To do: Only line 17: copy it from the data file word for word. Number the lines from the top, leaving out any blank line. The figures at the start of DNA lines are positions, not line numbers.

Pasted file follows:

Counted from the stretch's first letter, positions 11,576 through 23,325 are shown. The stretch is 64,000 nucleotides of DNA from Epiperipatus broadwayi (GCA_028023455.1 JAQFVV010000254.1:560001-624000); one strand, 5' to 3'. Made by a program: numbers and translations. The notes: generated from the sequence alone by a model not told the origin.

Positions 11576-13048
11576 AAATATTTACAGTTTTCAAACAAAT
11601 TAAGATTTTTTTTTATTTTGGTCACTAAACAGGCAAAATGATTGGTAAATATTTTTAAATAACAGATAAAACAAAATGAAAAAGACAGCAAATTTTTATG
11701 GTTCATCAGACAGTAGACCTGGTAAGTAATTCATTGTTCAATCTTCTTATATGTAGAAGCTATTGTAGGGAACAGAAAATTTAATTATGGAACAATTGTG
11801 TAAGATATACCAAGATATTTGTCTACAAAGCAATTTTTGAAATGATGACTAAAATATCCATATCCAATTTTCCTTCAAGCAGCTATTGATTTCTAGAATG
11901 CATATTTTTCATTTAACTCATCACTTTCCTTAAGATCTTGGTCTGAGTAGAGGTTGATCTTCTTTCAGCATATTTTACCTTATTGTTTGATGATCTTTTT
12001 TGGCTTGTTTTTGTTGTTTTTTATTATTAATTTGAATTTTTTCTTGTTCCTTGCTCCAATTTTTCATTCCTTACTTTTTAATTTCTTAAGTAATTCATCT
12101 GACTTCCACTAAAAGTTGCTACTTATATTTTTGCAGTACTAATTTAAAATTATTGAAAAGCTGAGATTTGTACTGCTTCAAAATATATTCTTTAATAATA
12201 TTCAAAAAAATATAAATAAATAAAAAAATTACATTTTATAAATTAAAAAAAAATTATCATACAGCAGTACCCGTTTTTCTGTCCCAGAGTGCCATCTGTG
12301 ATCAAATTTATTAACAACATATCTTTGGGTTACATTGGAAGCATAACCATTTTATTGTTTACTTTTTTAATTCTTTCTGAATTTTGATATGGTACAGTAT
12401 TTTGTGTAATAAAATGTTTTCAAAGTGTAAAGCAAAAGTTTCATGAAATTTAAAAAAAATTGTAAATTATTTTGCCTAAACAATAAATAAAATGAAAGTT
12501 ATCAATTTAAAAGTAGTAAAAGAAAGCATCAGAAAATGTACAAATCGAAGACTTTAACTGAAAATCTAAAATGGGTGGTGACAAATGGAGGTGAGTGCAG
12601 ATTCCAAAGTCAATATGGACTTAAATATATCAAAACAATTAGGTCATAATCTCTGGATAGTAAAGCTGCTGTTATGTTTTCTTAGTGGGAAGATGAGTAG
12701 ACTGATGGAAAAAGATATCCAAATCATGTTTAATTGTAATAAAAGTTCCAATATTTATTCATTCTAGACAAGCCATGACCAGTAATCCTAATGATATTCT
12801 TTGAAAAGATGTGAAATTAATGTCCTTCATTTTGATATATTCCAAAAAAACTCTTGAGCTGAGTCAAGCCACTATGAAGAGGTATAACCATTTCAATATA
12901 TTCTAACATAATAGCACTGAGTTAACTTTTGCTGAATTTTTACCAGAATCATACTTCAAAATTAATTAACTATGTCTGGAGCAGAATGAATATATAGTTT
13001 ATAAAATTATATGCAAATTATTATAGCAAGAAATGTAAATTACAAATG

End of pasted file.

12901 TTCTAACATAATAGCACTGAGTTAACTTTTGCTGAATTTTTACCAGAATCATACTTCAAAATTAATTAACTATGTCTGGAGCAGAATGAATATATAGTTT